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7.62x25 Reloading Questions

Discussion in 'Ammunition & Reloading' started by TiP, Oct 21, 2009.

  1. TiP

    TiP Beaverton New Member

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    So... My initial foray into reloading (besides hovering over my grandfather's shoulder as he used a Lee Shotgun press to reload 12 Gauge shells and his 30.06 Lee Loader) was to pick up the 3-Die set for 7.62x25 and the Factory Crimp Die (again, for 7.62x25) to reload some S&B brass for my CZ-52 and my TTC Tokarev.

    I also have a .303 Lee Loader, from when my stepdad (now deceased) reloaded S&B brass for his Enfield.

    My question, essentially, is this: Is there any way I can get away with NOT using a press? I'm EXTREMELY strapped for cash (read: living on handouts) and I can't even dream about scraping up the ~$50 for the Lee Hand Press... couldn't I just use light taps with a rubber mallet or something?

    What are your thoughts?
     
  2. PhysicsGuy

    PhysicsGuy Corvallis, OR Resident Science Nut

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    Well the hand press is like $30;

    http://www.grafs.com/product/262265

    ....or you could get a fixed press for a few bucks cheaper;

    http://www.grafs.com/product/261740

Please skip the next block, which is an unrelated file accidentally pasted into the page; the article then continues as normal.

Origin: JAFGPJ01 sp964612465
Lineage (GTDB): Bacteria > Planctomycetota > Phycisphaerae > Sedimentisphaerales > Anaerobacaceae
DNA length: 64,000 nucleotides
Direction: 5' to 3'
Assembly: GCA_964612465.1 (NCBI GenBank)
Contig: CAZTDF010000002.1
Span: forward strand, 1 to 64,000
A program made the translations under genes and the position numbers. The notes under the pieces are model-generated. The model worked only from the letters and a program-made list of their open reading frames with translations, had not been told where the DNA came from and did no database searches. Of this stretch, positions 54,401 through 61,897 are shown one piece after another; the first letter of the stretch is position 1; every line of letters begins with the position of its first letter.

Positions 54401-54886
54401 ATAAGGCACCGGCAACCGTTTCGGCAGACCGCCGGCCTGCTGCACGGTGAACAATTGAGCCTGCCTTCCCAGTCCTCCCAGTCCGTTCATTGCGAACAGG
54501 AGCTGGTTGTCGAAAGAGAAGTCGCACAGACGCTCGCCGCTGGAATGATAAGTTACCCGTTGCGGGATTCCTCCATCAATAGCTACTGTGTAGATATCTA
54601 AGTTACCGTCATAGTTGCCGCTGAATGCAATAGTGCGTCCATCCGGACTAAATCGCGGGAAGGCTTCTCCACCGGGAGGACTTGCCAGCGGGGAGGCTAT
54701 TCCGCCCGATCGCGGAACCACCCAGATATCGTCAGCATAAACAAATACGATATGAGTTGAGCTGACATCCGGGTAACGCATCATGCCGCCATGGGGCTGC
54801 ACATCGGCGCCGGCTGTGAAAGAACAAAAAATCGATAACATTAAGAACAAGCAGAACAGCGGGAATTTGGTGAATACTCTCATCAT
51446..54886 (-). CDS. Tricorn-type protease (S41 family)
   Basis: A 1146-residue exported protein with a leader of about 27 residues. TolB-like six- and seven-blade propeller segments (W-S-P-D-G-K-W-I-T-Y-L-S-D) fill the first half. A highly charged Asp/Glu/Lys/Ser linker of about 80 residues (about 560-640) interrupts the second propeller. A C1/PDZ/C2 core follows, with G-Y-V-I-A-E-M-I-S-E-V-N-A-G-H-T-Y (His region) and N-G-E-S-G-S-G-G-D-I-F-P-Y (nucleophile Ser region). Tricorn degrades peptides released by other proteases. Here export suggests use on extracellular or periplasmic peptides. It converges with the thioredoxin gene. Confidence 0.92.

But lee does make a kit that uses a "mallet", but I don't believe the dies are set up the same. The problem is that on normal dies the brass is resized and deprimed at the same time, and if you tapped in the brass, there would be no way to get it back out in that configuration. You could pull the decap pin and decap it with a separate decap only die, but then again you would have to spend more money. Also the other processes would be extremely complex without the proper equipment.

    Though lee does make a "hammer" kit that has everything needed to do it that way, it doesn't appear to be in that caliber.

    I would think your best bet would be to befriend someone in your area that would let you use or borrow their press.


    Although my best advice would be to not cheap out when dealing with reloading, since if you're missing crucial items such as a good scale, it can result in a destroyed gun. (but again the best thing to do if on a tight budget is to find a way to get access to good equipment through friends/community)
     
  3. motoman98

    motoman98 Gresham, OR Active Member

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    Older presses that use std shell holders can be found sometimes at garage sales, very cheap.
     
  4. HappyRoman

    HappyRoman Sherwood Forest Bronze Supporter Bronze Supporter

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    COMPONETS: primes @ something in the 3.5-->5 cent range; Bullets = fmj not lead in excess of 10 cents (THIS ROUND IS flying @ something over 1200 fps) plus powder / by the pound approx $20, makes it cheaper to buy ammo for this caliber than reloading.. I have seen ammo by the crate for a little over 11.4/cents per round currently.
     
  5. TiP

    TiP Beaverton New Member

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    Hmm, okay... Well, given all of these widely varying responses, I think the thing to do is for me to ask around and see if anyone I know has a press that I can come over and use (failing that, I might just ask around here -- so consider yourselves duly warned! :) ).